Giancarlo: Well it’s awesome bands like KISSMaiden and Priest still doing it. I don’t see too many American new comers doing it, I mean a few are but most of them are from over sea’s or partner with musicians from other countries. Maybe it’s cause they really have a love for this kind of music and don’t care about what people think. Where as in the States you get more of “whats trendy today” is what’s hot! Llllllaaaaaaaaammmme!

Stone: I agree, very lame! On a scale of one through ten, how much of a perfectionist were you while creating the Faithsedge debut album?

Giancarlo: (Laughs) I abused myself, I was one hundred percent happy with every lyric and melody other than one song which I could have done better on the chorus, in my opinion it’s by far the most cliché chorus on the cd. However, I love the verses and the bridge before the solo. Oh well, I’ll make it up on the second album and no, I’m not saying what song it is! (Laughs). I know I’m just wrong huh?

Stone: You’re not wrong, it’s called keeping the fans in suspense! If Faithsedge could tour with two current bands of your choice tomorrow, what bands would they be?

Giancarlo: Anyband that kicks ass that would give us exposure in the market of Hard Rock and Metal. I would love to do some Europe gigs if I could too!

Stone: Great answer! How true is this statement: “music mirrors life”.

Giancarlo: Thanks, I am gonna steal that for the next cd! Just kidding. I mean, in my life music has been the thing that I’ve connected with so often, with many people, wether if thats someone I meet thats a fan or it’s a genre or a rare band that I like that not everyone knows about. It’s how I connect with people thats all I can really say! Did you come up with that saying?

Stone: Um, well, I probably did come up with that saying. I think. (Laughs). Has Giancarlo’s wish come true with your incredible debut album or is this just the beginning?

Giancarlo: It’s nice when I get magazines from Germany, Italy, France and the States and I see myself in them. I do hope it takes off more and more of course, to where it becomes huge and we can play out live a lot and I can make more of a career of it. And I do want to say this, it’s not over till you decide it’s over and listening to negative and destructive people is a big mistake! I don’t care how close they were to me or how they were supposed to be my family or whatever. For once in my life, other than my kids, I’ve found something where as I put in all my efforts that the result has shown. The proof is in the album and shows that the doubters were wrong. When you believe in yourself and work hard you can do great things. Thats not just in music thats just in any goal in life!

Stone: Well said Giancarlo, well said. I wish nothing but the very best of success for your band and career! You Rock my Metal brutha!

Giancarlo: No problem and thank you Stone!

* For more info on FAITHSEDGE, just click on the links below:

FAITHSEDGE – Official Website

FAITHSEDGE – facebook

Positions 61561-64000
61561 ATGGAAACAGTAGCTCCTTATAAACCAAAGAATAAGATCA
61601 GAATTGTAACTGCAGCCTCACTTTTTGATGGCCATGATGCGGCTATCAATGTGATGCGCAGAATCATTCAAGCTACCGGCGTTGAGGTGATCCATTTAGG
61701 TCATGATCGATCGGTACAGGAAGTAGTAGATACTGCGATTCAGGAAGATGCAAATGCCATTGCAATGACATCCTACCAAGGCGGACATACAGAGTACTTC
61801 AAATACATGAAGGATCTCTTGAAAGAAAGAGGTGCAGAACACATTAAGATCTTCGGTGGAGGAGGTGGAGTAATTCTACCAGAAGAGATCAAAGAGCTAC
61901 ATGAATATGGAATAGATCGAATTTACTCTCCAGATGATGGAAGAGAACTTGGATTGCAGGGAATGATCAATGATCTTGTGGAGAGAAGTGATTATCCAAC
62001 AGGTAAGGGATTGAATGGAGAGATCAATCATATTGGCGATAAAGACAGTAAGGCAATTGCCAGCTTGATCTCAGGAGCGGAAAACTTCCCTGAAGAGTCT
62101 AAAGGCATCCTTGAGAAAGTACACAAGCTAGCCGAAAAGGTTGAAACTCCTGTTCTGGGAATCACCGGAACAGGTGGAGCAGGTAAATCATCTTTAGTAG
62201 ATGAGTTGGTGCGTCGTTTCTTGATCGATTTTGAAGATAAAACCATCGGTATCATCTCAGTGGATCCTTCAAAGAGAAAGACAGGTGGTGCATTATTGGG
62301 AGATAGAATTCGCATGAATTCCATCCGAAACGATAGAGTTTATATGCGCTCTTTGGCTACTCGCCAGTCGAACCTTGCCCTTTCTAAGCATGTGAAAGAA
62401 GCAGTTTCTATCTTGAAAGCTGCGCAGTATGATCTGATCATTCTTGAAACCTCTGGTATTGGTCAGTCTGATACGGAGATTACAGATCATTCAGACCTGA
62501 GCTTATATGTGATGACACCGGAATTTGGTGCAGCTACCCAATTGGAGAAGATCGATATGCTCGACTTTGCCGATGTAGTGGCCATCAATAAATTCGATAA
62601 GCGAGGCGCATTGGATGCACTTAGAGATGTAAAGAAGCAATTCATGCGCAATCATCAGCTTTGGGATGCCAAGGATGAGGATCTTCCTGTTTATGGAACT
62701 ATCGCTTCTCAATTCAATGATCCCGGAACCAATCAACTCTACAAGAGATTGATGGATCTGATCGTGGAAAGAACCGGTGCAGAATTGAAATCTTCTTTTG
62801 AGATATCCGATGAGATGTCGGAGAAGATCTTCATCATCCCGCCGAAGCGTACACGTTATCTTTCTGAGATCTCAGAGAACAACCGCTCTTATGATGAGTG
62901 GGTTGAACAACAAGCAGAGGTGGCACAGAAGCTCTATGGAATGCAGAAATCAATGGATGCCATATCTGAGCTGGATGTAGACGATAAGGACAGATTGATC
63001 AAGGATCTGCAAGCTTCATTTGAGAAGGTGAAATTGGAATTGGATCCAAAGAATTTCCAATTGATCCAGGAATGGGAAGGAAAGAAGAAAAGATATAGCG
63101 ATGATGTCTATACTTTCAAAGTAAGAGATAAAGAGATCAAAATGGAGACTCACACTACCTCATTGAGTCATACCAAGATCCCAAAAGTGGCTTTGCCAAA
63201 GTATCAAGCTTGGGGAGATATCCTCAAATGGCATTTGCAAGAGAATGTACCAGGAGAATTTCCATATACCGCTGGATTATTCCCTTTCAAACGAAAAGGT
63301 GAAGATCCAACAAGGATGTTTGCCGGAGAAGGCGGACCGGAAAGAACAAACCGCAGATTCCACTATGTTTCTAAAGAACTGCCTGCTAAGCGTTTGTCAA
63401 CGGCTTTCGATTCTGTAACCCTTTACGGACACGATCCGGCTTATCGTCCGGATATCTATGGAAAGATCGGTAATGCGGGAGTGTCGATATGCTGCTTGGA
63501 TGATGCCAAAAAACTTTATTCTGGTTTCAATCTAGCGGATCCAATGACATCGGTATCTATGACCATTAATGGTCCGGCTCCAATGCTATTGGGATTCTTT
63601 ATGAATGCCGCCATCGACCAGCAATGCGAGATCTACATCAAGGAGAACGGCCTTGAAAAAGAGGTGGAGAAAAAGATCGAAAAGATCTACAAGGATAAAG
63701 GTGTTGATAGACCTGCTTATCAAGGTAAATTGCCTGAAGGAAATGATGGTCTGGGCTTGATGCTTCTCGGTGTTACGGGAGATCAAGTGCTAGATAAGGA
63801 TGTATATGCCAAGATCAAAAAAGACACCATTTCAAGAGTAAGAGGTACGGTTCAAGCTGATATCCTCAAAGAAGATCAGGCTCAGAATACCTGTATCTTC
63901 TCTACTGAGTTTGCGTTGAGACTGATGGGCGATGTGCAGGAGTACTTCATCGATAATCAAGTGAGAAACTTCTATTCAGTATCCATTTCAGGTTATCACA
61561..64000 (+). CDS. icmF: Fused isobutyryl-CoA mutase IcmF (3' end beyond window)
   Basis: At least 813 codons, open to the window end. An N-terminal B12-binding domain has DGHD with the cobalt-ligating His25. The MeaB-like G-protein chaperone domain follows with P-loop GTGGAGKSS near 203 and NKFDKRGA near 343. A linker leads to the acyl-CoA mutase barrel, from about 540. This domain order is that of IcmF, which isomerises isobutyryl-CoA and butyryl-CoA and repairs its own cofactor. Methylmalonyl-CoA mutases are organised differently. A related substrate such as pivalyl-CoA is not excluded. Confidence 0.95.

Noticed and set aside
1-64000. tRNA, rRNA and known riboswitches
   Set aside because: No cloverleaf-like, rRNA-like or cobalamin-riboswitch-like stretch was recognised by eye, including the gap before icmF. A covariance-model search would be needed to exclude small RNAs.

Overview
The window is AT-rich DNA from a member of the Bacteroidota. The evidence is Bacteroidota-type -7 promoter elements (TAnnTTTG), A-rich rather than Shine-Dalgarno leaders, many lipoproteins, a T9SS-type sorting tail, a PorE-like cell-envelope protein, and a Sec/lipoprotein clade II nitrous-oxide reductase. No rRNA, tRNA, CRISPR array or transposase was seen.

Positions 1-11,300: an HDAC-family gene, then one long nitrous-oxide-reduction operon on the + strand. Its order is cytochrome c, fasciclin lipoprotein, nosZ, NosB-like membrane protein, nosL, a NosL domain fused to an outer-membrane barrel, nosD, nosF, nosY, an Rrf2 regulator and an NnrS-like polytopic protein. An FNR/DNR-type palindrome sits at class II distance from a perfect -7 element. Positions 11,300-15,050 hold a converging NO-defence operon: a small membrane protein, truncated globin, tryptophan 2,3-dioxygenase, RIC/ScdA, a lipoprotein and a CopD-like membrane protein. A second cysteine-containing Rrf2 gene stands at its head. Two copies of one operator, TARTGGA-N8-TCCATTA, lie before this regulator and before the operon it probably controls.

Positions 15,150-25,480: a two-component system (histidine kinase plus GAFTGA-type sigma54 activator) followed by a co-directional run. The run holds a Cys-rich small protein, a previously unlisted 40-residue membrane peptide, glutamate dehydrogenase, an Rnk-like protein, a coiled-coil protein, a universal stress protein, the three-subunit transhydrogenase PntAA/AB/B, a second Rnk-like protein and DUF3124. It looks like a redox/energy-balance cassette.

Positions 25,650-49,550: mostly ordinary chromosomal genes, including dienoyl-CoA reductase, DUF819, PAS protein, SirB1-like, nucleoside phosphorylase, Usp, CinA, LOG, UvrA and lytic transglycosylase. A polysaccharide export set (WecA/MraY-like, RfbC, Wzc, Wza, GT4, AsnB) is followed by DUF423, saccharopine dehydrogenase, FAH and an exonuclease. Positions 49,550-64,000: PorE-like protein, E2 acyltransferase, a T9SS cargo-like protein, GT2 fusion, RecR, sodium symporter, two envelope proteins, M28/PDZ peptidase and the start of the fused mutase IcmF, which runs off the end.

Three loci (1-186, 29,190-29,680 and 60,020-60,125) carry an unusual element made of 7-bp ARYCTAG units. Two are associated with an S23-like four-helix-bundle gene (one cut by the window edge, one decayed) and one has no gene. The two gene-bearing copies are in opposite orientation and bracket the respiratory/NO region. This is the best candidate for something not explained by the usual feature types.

HEMOPTYSIS – A Metal Odyssey Interview With Masaki Murashita

Posted in Extreme Metal, Heavy Metal, interviews, metal music, metal odyssey, Music, rock music, rock music interviews, rock music news, Thrash Metal with tags , , , , , , , , , on April 7, 2011 by Metal Odyssey

(Photo credit: Eyeful Images Photographic Arts)

HEMOPTYSISMasaki Murashita is the founder, lead singer and guitarist for Hemoptysis, a Thrash Metal band from Phoenix, Arizona. Masaki wears a lot of hats these days, while making certain the world is being properly introduced to Hemoptysis. The blending of Extreme Metal styles is what makes Hemoptysis stand-out from the Metal pack. With some Death Metal grooves and occasional shades of Blackened vocal tones from Masaki, these attributes just seem to make the Thrash he and his band have created all the more relevant and unique in 2011. The overriding “Old School” Thrash style and sound of Hemoptysis is the driving force behind the songs heard on their debut full-length – Misanthropic Slaughter.

The “do-it-yourself” work ethic of this band, led by Masaki, released their debut album independently on March 8th, 2011. Since then, the critical response from all over the globe has been nothing short of exhilarating for a band that has justifiably earned it. Masaki is young and driven, with a professional air about him that I cannot help admire. This is a musician in Metal that has a keen sense of awareness for the business side of the recording industry. At the end of the Metal day, it is Masaki’s musical proficiency that he combines with his band’s impressive Metal skills that has left me rather awestruck, ever since my first listen to Misanthropic Slaughter.

I recall wondering and writing, how long can Hemoptysis be left unsigned to a label? This band could not be overlooked for long, however. On March 8th, 2011, the very day that Misanthropic Slaughter was released, it was announced that Rock It Up/IceWarrior Records from Germany signed a licensing deal with Hemoptysis. Metal be thy name, I felt proud for Masaki and his band. It’s a deserved leap forward into eventual Metal stardom. Hemoptysis has Metal stock that is rising fast, so my best advice is to invest your Metal time and money wisely and pick up Misanthropic Slaughter… you surely want to be a part of Thrash Metal and Metal history in the making.